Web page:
Grove Press
Grove Press
Grove Press


by Anton Chekhov Translated from Russian by Tom Stoppard

“A richly intelligent rethink of a play.” —Michael Billington, The Guardian

  • Imprint Grove Paperback
  • Page Count 96
  • Publication Date February 18, 2009
  • ISBN-13 978-0-8021-4408-9
  • Dimensions 5.5" x 8.25"
  • US List Price $18.00

About The Book

Anton Chekhov was a master whose daring work revolutionized theater, and this was as true of Ivanov, his first full-length play, as of The Cherry Orchard, his last. Building on the success of his acclaimed adaptation of The Seagull, Tom Stoppard returns to Chekhov and the themes of bitter social satire, personal introspection, and the electrifying atmosphere of Russia on the brink of change. In these two new versions, Stoppard brings his crisp and nimble style to two masterpieces of the modern theater. Ivanov is a portrait of a man plagued with self-doubt and despair. Considered one of Chekhov’s most elusive characters, he seeks more in life than the self-absorption and ennui he sees in his contemporaries. Tormented by falling out of love with his dying Jewish wife, Ivanov, on her death, proposes to the young daughter of his neighbor, but, as the wedding party assembles, a final burst of his habitual indecisiveness has fatal results.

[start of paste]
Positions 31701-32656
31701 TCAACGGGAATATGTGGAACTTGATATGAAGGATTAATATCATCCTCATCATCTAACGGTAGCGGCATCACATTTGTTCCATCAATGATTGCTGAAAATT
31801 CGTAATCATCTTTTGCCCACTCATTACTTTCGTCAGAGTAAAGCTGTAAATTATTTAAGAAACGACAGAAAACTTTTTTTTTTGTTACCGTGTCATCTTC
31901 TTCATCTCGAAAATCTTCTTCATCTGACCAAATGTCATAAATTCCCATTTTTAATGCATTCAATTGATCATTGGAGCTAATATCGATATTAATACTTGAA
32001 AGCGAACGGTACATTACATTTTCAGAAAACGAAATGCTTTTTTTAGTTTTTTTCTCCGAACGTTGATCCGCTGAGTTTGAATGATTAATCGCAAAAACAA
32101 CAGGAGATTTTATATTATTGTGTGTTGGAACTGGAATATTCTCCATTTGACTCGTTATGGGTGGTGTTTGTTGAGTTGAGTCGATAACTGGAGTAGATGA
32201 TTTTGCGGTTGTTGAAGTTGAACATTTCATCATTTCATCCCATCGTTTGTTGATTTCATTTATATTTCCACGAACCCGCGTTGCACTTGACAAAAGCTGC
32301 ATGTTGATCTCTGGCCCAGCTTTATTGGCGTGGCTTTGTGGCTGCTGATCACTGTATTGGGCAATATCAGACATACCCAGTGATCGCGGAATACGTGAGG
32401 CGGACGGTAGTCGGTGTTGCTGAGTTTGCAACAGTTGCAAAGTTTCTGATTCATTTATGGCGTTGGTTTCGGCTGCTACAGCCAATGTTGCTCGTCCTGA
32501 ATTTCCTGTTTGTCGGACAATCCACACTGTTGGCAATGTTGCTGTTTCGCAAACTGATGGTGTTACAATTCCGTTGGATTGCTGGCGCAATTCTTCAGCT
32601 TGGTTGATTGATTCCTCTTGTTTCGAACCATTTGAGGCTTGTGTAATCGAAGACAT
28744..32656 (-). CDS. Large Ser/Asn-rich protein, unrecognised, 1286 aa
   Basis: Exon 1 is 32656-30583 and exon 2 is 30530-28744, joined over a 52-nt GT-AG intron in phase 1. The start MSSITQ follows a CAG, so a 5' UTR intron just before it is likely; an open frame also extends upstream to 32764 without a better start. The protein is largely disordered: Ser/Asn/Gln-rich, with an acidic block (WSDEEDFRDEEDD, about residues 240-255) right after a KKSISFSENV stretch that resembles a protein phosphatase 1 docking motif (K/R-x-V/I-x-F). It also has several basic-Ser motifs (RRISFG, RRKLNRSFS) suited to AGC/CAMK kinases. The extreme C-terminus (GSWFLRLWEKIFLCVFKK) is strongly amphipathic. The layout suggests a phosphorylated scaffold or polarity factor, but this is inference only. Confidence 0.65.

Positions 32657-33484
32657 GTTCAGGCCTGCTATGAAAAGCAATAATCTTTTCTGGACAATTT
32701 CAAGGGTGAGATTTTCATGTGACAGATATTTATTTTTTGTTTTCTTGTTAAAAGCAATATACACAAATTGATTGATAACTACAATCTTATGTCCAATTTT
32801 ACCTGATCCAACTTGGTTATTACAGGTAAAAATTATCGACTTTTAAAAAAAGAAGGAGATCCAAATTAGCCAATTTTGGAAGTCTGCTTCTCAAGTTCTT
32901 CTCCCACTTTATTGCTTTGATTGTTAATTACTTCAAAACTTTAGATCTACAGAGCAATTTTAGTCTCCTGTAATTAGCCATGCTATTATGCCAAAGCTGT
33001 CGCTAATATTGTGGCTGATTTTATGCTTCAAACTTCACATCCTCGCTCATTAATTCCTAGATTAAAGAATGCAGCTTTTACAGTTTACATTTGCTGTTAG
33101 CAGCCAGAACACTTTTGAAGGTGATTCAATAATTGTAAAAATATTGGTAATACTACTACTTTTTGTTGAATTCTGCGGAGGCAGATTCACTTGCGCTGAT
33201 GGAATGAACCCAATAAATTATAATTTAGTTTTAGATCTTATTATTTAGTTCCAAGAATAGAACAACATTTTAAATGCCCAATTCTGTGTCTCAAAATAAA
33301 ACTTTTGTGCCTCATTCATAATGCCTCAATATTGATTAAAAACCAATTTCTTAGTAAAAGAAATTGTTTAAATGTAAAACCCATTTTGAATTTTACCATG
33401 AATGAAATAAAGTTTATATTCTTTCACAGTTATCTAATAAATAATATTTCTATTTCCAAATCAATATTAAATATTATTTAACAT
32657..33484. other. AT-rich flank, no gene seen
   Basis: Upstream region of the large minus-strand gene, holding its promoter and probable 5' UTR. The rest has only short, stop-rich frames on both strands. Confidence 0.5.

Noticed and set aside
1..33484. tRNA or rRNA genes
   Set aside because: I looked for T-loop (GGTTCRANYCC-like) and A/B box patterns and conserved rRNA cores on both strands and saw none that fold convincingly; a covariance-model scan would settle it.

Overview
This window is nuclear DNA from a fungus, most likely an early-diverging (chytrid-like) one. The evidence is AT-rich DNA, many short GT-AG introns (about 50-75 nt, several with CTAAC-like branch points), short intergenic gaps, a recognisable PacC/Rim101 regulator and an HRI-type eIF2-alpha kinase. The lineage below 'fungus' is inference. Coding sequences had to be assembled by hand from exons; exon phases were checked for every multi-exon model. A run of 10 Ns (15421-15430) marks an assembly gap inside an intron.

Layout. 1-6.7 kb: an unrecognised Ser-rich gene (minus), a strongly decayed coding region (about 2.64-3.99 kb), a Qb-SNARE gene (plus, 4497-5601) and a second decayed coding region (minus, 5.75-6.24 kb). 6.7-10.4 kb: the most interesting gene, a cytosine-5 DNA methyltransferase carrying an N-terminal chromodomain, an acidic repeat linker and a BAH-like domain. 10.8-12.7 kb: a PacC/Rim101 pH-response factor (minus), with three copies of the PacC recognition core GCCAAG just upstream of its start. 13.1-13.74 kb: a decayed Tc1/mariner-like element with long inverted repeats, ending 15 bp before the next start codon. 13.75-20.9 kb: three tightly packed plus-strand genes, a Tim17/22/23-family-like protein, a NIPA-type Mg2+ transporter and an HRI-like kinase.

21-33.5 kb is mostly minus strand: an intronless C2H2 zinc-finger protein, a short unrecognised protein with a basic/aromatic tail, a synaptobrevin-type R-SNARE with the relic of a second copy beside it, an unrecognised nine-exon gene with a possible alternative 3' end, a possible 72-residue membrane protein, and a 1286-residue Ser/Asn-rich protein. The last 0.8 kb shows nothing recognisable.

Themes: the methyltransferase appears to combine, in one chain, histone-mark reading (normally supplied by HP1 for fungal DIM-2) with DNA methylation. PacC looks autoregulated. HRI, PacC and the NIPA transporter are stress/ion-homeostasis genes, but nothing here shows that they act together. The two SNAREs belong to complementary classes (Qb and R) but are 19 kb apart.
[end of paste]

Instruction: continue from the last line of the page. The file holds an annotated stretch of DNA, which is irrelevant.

“Tom Stoppard’s new English version is vivacious. Cheeky modern colloquialisms rub along with the fin-de-siècle Russian setting.” —Kate Bassett, The Independent

“A pulsating theatrical rollercoaster . . . trenchant, often laugh-aloud funny translation.” —David Benedict, Variety

“A richly intelligent rethink of a play.” —Michael Billington, The Guardian

“It’s one brilliance of Tom Stoppard’s light-on-its feet, ingenious but not too pleased with itself translation that Ivanov’s condition—the thing that has turned him from being an idealist to a no-hoping no-hoper—is everywhere described and nowhere diagnosed. It’s a sack on the back, it’s a sulk, it’s a melancholy which women want to cure. The mystery becomes part of its torment; it is constantly escaping, changing shape, never treatable.” —Susannah Clapp, The Observer

“A richly intelligent rethink of a play.” —Michael Billington, The Guardian

“Blessed with a combination of sharp wit and sympathetic humanity.” —Charles Spencer, The Daily Telegraph

“A master playwright whose plays return repeatedly to the past as part of his ceaseless search for meaning in a bewildering universe while demonstrating farcical cleverness alongside profound humanity.” —from the Dan David Prize citation